There are two starkly different versions of Jonti’s new album, Tokorats. There’s the album you’ll hear, available now via Stones Throw, and there’s the album no one will. Back in 2011, after Jonti released both his debut full-length Twirligig and Sine & Moon—an album of refined four-track recordings, originally debuted on a Stones Throw podcast—the Australia-based musician attempted to create Twirligig’s sister record, a companion piece of sorts. But where Twirligig exists in quick spurts—short songs, jam-packed with ideas—Tokorats was meant to be exploratory, a different beast built from the same structure.
“I thought it was gonna be a quick record released shortly after Twirligig,” he says. “But then, I released Twirligig, and it just seemed like I needed to find some change to build up the sound again. I needed to work a bit more and look a bit deeper.” While Sine & Moon, which followed Twirligig, is technically an official Jonti release, its laid-back tone and homespun sound—it’s culled from tracks Jonti recorded before and around the release of Twirligig—makes it feel more like a demo.
The process of creating Tokorats involved hundreds of demos, sketches, and do-overs. Jonti had a version of the album in the bag shortly after Twirligig, which established the musician as an exciting up-and-comer on Stones Throw’s predominantly hip-hop-leaning roster. That album was a warped take on psychedelic pop—a little bit of the Beach Boys, some Sgt. Pepper’s era Beatles, held together by the influence of hip-hop producers like J Dilla and Madlib.
For Tokorats, Jonti’s goal was to build on the song fragments and quick-bursting ideas that populated Twirligig, but to evolve them into something bigger. If his debut was a focused portrait, Tokorats was meant to be an impressionistic landscape. “I was just trying to open up my world sonically,” he says. “I wanted more space. I wanted the songs to be longer, to open up and spread out, flowing without sharp turns. I was trying to do a bunch of different stuff.”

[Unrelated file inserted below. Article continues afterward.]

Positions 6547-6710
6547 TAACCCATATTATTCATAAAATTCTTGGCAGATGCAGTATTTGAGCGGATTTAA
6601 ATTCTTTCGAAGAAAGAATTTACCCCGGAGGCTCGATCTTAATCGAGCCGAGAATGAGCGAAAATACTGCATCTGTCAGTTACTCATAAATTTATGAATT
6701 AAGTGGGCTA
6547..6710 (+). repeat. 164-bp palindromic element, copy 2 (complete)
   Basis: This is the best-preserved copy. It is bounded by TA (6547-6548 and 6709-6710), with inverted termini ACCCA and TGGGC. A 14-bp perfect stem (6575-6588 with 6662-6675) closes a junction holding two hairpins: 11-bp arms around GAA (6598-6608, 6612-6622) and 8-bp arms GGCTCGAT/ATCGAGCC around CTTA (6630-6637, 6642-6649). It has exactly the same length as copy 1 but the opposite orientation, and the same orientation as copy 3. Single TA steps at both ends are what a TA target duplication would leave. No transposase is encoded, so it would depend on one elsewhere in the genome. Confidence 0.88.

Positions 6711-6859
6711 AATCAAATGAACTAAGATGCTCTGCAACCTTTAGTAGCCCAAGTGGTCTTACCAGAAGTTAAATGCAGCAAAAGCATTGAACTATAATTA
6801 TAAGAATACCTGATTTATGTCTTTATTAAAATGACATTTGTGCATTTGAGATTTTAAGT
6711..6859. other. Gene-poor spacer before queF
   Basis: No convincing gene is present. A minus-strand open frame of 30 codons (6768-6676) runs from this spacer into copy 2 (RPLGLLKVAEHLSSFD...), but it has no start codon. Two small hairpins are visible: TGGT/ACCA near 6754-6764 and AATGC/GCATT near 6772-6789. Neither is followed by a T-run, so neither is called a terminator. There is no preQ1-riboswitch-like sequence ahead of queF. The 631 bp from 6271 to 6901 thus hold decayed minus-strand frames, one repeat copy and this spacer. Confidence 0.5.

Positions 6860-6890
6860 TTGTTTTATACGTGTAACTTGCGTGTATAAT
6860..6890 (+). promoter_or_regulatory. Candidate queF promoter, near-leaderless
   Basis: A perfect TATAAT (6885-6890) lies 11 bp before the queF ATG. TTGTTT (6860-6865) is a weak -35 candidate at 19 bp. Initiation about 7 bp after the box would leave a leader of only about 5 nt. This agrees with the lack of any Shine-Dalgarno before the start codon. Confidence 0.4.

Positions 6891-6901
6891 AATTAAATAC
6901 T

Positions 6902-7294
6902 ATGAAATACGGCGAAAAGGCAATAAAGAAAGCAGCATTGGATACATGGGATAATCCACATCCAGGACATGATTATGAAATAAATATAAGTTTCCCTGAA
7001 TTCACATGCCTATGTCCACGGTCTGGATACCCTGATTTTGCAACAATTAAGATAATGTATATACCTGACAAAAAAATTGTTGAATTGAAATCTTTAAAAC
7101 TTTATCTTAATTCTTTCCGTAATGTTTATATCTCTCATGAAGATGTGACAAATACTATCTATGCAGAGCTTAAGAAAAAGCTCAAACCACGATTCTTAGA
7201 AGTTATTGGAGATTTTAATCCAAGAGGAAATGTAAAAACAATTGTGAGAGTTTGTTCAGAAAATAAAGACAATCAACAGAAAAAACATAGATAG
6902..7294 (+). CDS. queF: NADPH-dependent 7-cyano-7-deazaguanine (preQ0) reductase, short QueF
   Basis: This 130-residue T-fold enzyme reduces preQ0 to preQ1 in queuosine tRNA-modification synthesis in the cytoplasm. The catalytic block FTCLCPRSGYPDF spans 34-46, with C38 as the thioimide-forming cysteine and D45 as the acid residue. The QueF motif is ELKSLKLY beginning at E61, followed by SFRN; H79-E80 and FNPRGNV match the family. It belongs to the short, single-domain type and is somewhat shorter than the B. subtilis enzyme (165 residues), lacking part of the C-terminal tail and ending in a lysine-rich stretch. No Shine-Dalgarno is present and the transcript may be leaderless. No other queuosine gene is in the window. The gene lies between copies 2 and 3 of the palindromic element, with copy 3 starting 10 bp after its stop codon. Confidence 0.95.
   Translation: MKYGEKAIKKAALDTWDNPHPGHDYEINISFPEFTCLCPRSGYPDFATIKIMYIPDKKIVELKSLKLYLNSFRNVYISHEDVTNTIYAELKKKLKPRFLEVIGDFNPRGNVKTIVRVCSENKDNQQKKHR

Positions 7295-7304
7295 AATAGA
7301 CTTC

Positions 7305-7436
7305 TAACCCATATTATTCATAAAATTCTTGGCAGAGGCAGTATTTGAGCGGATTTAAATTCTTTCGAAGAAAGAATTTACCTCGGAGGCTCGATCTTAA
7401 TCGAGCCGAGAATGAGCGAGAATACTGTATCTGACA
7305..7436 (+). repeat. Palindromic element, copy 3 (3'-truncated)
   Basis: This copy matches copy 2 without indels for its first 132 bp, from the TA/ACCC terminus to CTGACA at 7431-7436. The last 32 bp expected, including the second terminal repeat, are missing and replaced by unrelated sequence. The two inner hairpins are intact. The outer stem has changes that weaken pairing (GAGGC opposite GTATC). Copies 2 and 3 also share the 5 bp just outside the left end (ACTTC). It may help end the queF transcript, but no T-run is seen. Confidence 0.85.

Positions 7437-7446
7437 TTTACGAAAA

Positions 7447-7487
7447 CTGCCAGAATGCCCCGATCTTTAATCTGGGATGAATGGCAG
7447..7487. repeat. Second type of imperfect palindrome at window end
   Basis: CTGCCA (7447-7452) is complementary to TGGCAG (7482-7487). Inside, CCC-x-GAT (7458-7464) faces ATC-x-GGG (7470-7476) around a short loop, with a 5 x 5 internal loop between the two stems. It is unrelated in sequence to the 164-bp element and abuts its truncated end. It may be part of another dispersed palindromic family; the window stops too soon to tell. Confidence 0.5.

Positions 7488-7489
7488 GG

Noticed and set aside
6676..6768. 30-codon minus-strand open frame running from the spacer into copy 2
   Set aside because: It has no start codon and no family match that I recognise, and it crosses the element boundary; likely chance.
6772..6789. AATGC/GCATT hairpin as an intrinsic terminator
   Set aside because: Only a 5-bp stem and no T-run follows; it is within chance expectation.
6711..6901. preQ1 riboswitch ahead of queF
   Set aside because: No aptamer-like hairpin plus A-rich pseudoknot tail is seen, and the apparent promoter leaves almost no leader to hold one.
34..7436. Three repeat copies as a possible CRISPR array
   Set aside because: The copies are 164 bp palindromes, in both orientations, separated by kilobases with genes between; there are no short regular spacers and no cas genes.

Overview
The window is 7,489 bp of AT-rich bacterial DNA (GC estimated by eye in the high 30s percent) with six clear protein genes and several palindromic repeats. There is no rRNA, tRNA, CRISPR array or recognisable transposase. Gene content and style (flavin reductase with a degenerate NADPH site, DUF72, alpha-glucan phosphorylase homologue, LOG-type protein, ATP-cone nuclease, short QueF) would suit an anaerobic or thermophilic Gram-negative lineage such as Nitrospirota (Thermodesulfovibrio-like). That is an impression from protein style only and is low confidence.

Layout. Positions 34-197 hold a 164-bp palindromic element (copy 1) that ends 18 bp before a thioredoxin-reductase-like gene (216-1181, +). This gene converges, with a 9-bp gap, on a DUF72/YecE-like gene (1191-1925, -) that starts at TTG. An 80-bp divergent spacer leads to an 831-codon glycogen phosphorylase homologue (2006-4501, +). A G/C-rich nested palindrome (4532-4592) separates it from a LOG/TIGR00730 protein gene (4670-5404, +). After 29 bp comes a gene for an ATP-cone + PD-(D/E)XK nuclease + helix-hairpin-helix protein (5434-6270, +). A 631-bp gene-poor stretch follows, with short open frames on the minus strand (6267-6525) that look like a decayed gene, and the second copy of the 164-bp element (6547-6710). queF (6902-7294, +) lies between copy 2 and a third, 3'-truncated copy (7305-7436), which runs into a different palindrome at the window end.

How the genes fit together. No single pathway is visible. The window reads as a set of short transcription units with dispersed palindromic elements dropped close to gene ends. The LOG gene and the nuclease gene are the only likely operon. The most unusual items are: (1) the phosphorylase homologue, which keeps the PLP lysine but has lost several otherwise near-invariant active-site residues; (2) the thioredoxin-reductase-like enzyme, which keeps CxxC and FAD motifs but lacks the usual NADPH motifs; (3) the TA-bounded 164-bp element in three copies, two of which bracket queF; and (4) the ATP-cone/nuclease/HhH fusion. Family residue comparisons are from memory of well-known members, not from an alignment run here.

That urge to explore only grew after Jonti took the initial Tokorats demos out on the road. Touring the world as an opener for Gotye, Jonti would play the new songs every night, and, after his set, watch the way the crowd responded to the headliner’s music. What he saw and experienced pushed him to explore something that was both more expansive and more optimistic. “I was playing with all of these amazing acts and I didn’t really feel like I was adding anything,” he says. “I couldn’t seem to get the music to translate to those environments. I eventually realized that I had to take a step back and rethink where I was headed with music.”
That pause allowed Jonti to re-evaluate his purpose as a musician. The world around him was clouded with negativity and hate, and his first version of Tokorats began to feel more noise in an already caustic conversation. “The original [Tokorats] is very aggressive, a lot more sinister. It’s a lot more bitter,” he says. “I really felt uncomfortable putting that out there, so I wanted to make something that I felt was adding something in the right direction, energy-wise.”
Tokorats is, ultimately, a hopeful record, even if the lyrics don’t always reflect that sentiment. According to Jonti, the album’s first single, “Sleeping & Falling,” “was about a breakup; a long-distance relationship that didn’t work. But you can hear my ex’s voice in there.” Instead of being a mournful ode to love lost, the song instead scans as a testament to the power of human change and growth. It’s bittersweet—change always is—but instead of dwelling on the darkness, that song—and Tokorats as a whole—takes self-examination seriously.
“Every song has some weird meaning for a family member or something,” he says. “If you knew what was happening, it’d make a lot more sense.” With Tokorats, Jonti leaves just enough mystery to remain interesting, but shares enough to make the album his most introspective, and his most human It’s insular yet expansive, lonely yet embracing. It was a long time coming, but, ultimately, for both artist and audience, it was worth the wait. “It took a few years but I got it to a finish point,” he says, concluding, “And I was pretty proud of it.”